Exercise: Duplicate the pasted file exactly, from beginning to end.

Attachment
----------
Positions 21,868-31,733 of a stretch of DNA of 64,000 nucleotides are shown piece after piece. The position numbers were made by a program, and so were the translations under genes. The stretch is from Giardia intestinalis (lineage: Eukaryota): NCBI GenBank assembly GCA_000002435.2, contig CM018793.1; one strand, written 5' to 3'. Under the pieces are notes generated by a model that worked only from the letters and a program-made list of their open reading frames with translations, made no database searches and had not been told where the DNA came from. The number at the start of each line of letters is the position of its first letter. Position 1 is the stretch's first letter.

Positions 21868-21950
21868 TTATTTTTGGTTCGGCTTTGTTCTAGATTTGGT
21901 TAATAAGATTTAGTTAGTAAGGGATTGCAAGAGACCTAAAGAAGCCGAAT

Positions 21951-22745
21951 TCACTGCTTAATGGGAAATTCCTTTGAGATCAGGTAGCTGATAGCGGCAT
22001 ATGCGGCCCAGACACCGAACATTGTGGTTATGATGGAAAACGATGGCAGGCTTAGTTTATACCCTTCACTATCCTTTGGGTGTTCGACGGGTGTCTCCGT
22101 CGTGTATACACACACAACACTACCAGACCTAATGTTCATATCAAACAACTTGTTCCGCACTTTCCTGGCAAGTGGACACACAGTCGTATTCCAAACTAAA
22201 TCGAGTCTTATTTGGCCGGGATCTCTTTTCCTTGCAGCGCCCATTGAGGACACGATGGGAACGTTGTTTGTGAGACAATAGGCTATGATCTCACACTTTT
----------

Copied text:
Positions 21,868-31,733 of a stretch of DNA of 64,000 nucleotides are shown piece after piece. The position numbers were made by a program, and so were the translations under genes. The stretch is from Giardia intestinalis (lineage: Eukaryota): NCBI GenBank assembly GCA_000002435.2, contig CM018793.1; one strand, written 5' to 3'. Under the pieces are notes generated by a model that worked only from the letters and a program-made list of their open reading frames with translations, made no database searches and had not been told where the DNA came from. The number at the start of each line of letters is the position of its first letter. Position 1 is the stretch's first letter.

Positions 21868-21950
21868 TTATTTTTGGTTCGGCTTTGTTCTAGATTTGGT
21901 TAATAAGATTTAGTTAGTAAGGGATTGCAAGAGACCTAAAGAAGCCGAAT

Positions 21951-22745
21951 TCACTGCTTAATGGGAAATTCCTTTGAGATCAGGTAGCTGATAGCGGCAT
22001 ATGCGGCCCAGACACCGAACATTGTGGTTATGATGGAAAACGATGGCAGGCTTAGTTTATACCCTTCACTATCCTTTGGGTGTTCGACGGGTGTCTCCGT
22101 CGTGTATACACACACAACACTACCAGACCTAATGTTCATATCAAACAACTTGTTCCGCACTTTCCTGGCAAGTGGACACACAGTCGTATTCCAAACTAAA
22201 TCGAGTCTTATTTGGCCGGGATCTCTTTTCCTTGCAGCGCCCATTGAGGACACGATGGGAACGTTGTTTGTGAGACAATAGGCTATGATCTCACACTTTT